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Istanbul mayoral vote: Is "disastrous" loss beginning of Erdogan's end?



 Turkish President Recep Tayyip Erdogan Image copyright
Getty Images

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The defeat of Turkish President Recep Tayyip Erdogan's AKP party ends 25 years of its rule in Istanbul
                

As the scale of Ekrem Imamoglu's victory became clear, his supporters thronged his election headquarters. Lining the street outside was a row of cameras. Among them: Turkey's state broadcaster TRT, heavily under the thumb of President Recep Tayyip Erdogan.

A woman approached, waving here Turkish flag face of Mr Imamoglu at the TRT cameraman. "Now you're going to film us?", She cried, "we're here, now we are!"

It encapsulates the feeling of an opposition that has been stifled for years, all the organs of the Turkish state controlled by Turkey's powerful, polarizing leader. Finally, the other side of this country feels like it has covered its mouth has been unclassified.

Rarely is a local election of such national importance. But Mr. Erdogan has built his political career over twenty-five years on a sense of victory and an aura of invincibility.

He was born in Istanbul, he was mayor and it propelled him to power first as Prime Minister in 2003 and then President eleven years later.

Image copyright
Reuters

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The election of Mr Imamoglu was greeted with scenes of jubilation in Istanbul
                

He has towered over an opposition that long been hopelessly divided. And he has thrived on seemingly unchallengeable.

Accruing ever more power through the devotion of his pious, conservative supporters, he has transformed Turkey economically and socially, every area from media to construction filled with loyalists who backed him in return for favors.

A 'disastrous miscalculation'

When his AK Party (AKP) lost Istanbul in March this year by a sliver ̵

1; just 13,000 votes – the electoral board was widely regarded as buckling under the government's pressure for a run, based on dubious claim or irregularities. 19659007] "Whoever wins Istanbul, wins Turkey", said the country's omnipotent president, assuming this was once again a gamble he would win. It was a disastrous miscalculation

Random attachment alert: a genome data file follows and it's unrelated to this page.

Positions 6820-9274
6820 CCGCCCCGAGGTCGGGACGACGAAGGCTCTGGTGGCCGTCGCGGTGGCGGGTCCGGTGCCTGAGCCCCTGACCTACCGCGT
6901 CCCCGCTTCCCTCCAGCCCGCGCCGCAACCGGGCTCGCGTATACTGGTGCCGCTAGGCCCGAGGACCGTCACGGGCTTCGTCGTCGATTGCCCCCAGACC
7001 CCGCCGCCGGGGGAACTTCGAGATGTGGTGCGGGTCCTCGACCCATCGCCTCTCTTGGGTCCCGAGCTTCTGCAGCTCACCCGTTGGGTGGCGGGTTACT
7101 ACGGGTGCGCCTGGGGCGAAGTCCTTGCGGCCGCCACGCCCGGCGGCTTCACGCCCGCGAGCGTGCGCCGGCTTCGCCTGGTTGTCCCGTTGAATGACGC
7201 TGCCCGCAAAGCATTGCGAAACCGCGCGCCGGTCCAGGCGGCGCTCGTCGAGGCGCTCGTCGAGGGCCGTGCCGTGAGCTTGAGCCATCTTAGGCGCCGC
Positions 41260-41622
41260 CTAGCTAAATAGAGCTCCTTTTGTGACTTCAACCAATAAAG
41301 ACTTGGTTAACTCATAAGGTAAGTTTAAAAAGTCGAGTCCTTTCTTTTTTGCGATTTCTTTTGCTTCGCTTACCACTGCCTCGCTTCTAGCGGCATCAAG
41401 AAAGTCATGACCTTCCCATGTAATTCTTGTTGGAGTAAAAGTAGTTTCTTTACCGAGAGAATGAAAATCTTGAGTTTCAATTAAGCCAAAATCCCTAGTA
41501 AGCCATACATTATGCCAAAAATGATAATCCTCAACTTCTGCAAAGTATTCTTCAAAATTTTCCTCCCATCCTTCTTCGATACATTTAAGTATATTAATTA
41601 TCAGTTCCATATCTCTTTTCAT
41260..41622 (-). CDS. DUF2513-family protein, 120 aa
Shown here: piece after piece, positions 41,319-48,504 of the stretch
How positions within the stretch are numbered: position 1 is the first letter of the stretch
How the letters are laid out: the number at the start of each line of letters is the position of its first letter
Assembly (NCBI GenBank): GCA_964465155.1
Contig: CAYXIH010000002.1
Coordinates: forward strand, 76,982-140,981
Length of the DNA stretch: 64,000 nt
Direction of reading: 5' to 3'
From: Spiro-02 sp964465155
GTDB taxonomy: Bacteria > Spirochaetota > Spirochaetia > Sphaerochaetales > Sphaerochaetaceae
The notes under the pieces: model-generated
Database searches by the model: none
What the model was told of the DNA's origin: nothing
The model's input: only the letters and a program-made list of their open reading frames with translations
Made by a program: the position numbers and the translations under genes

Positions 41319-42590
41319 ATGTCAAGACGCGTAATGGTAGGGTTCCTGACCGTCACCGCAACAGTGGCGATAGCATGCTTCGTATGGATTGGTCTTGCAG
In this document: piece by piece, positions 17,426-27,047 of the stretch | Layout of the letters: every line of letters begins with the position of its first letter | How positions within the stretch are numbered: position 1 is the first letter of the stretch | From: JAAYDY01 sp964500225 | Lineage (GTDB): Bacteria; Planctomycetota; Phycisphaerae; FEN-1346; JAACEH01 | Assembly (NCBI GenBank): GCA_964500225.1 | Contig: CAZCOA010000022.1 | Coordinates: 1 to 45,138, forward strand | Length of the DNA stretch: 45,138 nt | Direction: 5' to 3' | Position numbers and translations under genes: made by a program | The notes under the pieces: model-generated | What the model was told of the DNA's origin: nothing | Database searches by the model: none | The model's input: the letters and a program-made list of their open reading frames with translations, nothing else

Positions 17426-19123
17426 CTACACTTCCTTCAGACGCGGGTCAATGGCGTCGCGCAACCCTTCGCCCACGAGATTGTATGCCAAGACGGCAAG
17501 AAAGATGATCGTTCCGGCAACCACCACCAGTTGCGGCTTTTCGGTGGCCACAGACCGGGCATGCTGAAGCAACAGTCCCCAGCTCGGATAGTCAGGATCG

Mr. Imamoglu won by a landslide – the largest in a mayoral election here in 35 years. Conservative areas of the city – Fatih (Istanbul's pious heart by the Blue Mosque), Tuzla (the constituency of the government candidate Binali Yildrim) and Uskudar (where President Erdogan himself lives) all backed Mr Imamoglu.

Media caption Ekrem Imamoglu and his supporters celebrate in Istanbul

The answer is in one word, plastered on his posters: umut (hope) ).

The AKP called him everything they could think of: terrorist, coup supporter, fraud, Greek, as well as the Egyptian autocrat President Sisi, an arch rival or President Erdogan. He rebuffed the smears with smiles

Vowing to embrace his opponents, he has pushed his message of an inclusive Turkey and a greener, a fairer of Istanbul, freed of the corruption and nepotism that have built up over 25 years of conservative rule.

Image copyright
Reuters

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Mr Imamoglu said his win market a "new beginning" for Istanbul
                

His team uncovered a deficit of almost $ 4bn (£ 3.1bn), almost due to state tenders linked to President Erdogan's family. His victory could have a seismic impact here.

Is this the beginning of the end for Erdogan?

The opposition finally feels it's capable of winning – and will channel that through to the next national elections. Those are, for now, due to be defeated in 2023.

  • Why Erdogan's big ambitions could come tumbling down

Vultures are already circling, with Mr. Erdogan's predecessor as President preparing to launch a breakaway party, as is a former Prime Minister. That will be support from the President's now-declining voter base. If Mr. Erdogan's authoritarianism has grown, his inner circle has shrunk. He does not have an obvious heir – his son-in-law, the current Finance Minister, has little of his charisma.

Image copyright
Reuters

Image caption

Mr. Imamoglu greets supporters at a rally or in Beylikduzu district, in Istanbul
                

Whispers will now grow louder about the beginning of President Erdogan's end. But even if it comes – and nobody here underestimates his ability to bounce back – unpicking a quarter of a century of education would take far longer.

Turkish society has been battered over recent years, the country plummeting in indexes of press freedom, judicial independence and human rights. But the one thing the opposition clung to for dear life was free elections.

They partied late in celebration, celebrating victory – but also the fact that there is still life in Turkish democracy.


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